I think he’s right. The trouble with the Orwell essays is that they are mostly of no earthly use to any-one now—and this is perhaps the first book I’ve read since I started this column that I can’t imagine any American of my acquaintance ploughing through. If you really feel you need to read several thousand words about English boys’ weeklies of the 1930s, then I wouldn’t try and stop you, but these pieces are mostly top-drawer journalism, Tom Wolfe, as it were, rather than Montaigne; Orwell is dissecting bodies that actually gave up the ghost eighty-odd years ago. This problem becomes particularly acute when he’s dissecting bodies that gave up the ghost ninety or a hundred years ago. “In 1920, when I was about seventeen, I probably knew the whole of [A. E. Housman’s] A Shropshire Lad by heart. I wonder how much impression A Shropshire Lad makes at this moment on a boy of the same age and more or less the same cast of mind? No doubt he has heard of it and even glanced into it; it might strike him as rather cheaply clever—probably that would be about all.”
If you try and do Orwell the service of treating him as a contemporary writer, someone whose observations make as much sense to us now as they did in 1940, then that last sentence is merely hilarious—how many bright seventeen-year-old boys do you know who might have glanced into A Shropshire Lad and found it “cheaply clever”? So even when Orwell is talking about things that he knows haven’t lasted, he is unable to anticipate their complete and utter disappearance from the cultural landscape. How was he to know that the average seventeen-year-old boy is more likely to have sampled his sister’s kidney than Housman’s poetry? It wasn’t his fault. He couldn’t see 50 Cent coming.
An essay titled “Bookshop Memories,” about Orwell’s experiences working in a secondhand bookstore, notes that the three best-selling authors were Ethel M. Dell, Warwick Deeping, and Jeffrey Farnol. “Dell’s novels, of course, are read solely by women”—well, we all knew that—“but by women of all kinds and ages and not, as one might expect, merely by wistful spinsters and the fat wives of tobacconists.” Ah, those were the days, when popular novelists were able to rely on the fat wives of tobacconists for half their income. Times are much harder (and leaner) now. Many is the time that I’ve wished I could tell the size-zero wives of tobacconists that I didn’t want their rotten money, but I have had to button my lip, regrettably. I have a large family to support.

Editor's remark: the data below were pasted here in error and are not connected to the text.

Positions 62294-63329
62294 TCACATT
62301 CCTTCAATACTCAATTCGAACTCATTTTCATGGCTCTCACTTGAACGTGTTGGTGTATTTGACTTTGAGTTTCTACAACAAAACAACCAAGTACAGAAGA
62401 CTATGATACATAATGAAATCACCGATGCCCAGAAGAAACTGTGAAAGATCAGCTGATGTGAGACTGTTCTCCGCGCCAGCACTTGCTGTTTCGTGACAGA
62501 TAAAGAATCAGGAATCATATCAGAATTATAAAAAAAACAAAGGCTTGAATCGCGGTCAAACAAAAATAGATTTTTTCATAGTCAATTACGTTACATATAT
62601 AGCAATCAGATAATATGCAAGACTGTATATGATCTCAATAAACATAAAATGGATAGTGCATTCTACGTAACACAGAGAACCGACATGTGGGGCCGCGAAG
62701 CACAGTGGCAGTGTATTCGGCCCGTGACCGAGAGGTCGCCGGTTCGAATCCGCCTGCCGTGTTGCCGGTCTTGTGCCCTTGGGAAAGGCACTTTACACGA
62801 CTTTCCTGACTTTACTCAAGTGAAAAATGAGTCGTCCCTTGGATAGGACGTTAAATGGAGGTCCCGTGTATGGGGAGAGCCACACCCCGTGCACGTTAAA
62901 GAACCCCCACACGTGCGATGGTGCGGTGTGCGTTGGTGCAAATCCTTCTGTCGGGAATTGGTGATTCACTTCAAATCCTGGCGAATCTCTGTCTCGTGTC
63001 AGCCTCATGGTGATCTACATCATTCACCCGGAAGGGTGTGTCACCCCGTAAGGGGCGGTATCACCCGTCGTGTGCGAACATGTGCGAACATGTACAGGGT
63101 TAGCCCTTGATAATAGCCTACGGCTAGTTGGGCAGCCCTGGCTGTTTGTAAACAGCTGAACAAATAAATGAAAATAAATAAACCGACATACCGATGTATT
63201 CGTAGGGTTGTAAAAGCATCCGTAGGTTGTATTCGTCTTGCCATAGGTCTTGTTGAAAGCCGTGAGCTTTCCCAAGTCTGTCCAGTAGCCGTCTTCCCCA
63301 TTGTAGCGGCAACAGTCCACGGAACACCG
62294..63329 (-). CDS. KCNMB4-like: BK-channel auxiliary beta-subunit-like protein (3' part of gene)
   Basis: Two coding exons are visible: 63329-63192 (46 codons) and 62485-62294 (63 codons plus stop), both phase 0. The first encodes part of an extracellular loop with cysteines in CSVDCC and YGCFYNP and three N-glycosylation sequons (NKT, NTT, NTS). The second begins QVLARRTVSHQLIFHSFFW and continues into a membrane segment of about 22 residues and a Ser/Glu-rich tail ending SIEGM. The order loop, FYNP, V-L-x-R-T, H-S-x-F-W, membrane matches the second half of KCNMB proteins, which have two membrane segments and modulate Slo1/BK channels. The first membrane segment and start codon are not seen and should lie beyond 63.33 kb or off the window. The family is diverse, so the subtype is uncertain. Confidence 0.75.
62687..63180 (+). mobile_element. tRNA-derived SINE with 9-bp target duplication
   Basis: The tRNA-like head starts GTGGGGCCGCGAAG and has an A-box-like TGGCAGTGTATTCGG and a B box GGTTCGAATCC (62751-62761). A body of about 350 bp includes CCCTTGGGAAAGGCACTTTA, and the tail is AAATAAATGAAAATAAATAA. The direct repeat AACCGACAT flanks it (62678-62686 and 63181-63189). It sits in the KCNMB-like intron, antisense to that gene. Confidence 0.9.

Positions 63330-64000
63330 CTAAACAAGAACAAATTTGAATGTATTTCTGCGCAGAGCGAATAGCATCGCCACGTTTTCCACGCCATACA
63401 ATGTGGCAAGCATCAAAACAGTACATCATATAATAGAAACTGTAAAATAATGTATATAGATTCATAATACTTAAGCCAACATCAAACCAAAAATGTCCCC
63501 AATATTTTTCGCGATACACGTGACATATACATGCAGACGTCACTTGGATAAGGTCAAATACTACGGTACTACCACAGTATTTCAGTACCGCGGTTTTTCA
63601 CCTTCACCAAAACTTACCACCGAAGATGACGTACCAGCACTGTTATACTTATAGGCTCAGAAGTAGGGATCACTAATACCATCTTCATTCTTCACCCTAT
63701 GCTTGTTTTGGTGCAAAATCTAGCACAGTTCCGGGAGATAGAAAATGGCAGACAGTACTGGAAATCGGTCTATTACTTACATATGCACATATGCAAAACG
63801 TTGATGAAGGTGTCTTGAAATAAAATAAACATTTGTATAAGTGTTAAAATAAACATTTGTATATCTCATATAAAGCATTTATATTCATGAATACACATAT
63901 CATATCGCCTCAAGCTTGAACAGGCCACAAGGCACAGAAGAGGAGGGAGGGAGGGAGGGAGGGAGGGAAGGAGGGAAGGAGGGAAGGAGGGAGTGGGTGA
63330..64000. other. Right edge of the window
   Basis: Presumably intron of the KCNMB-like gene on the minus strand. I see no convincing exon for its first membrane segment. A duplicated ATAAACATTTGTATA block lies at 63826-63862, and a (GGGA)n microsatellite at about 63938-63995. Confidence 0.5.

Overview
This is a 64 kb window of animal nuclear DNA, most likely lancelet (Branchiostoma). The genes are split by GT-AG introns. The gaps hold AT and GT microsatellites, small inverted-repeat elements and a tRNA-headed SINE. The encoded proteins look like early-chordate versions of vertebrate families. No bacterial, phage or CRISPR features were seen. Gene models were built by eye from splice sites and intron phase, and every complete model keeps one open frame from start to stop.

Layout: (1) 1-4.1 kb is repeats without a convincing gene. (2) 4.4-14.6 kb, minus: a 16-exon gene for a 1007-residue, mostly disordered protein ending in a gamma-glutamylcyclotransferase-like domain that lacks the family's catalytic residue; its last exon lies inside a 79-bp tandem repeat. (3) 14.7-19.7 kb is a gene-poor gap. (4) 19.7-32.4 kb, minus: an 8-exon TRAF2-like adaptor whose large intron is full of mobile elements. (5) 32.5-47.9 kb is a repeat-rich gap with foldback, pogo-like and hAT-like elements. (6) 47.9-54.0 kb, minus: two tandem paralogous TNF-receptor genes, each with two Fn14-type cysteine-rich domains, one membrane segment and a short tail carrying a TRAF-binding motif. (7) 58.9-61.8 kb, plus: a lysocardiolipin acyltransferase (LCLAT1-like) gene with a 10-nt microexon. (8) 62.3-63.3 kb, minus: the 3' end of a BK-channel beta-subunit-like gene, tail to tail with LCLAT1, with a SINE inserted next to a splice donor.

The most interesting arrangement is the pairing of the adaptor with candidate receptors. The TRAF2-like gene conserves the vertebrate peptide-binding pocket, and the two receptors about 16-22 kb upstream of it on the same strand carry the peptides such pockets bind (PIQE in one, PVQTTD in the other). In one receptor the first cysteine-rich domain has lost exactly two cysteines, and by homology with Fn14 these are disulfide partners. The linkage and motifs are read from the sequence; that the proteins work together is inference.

One of the most bewildering lines comes in “Inside the Whale,” the long essay about the state of literature, first published in 1940, that begins with the appreciation of Henry Miller. “To say ‘I accept’ in an age like our own is to say that you accept concentration-camps, rubber truncheons, Hitler, Stalin, bombs, aeroplanes, tinned food, machine-guns, putsches, purges, slogans, Bedaux belts, gas-masks, submarines, spies, provocateurs, press-censorship, secret prisons, aspirins, Hollywood films, and political murders.” Is it possible to accept, say, tinned food, Hollywood films, and aspirin without accepting Stalin and Hitler? I’m afraid I am one of those cowards who would have happily invaded Poland if it meant getting hold of a couple of pills to alleviate a hangover. And what was wrong with tinned food, that all those guys banged on about it so much? (Remember Betjeman’s poem “Slough”? “Come, bombs, and blow to smithereens / Those air-conditioned, bright canteens /Tinned fruit, tinned meat, tinned milk, tinned beans /Tinned minds, tinned breath.”) It’s true, of course, that fresh fruit is better for you. But one would hope that, with the benefit of hindsight, Orwell, Betjeman, and the rest would concede that Belsen and the purges ranked higher up the list of the mid-twentieth century’s horrors than a nice can of peaches. Mind you, when in fifty years’ time, students examine the intellectual journalism of the early twenty-first century, they will probably find more about the vileness of bloggers and reality television than they will about the destruction of the planet. There are some brilliant lines. How about this, from Orwell’s essay on Dickens: “What people always demand of a popular novelist is that he shall write the same book over and over again, forgetting that a man who would write the same book twice could not even write it once.” There’s a great little essay called “Books v. Cigarettes,” although some will find his conclusion (books) controversial. And of course his prose is beyond reproach, muscular, readable, accessible.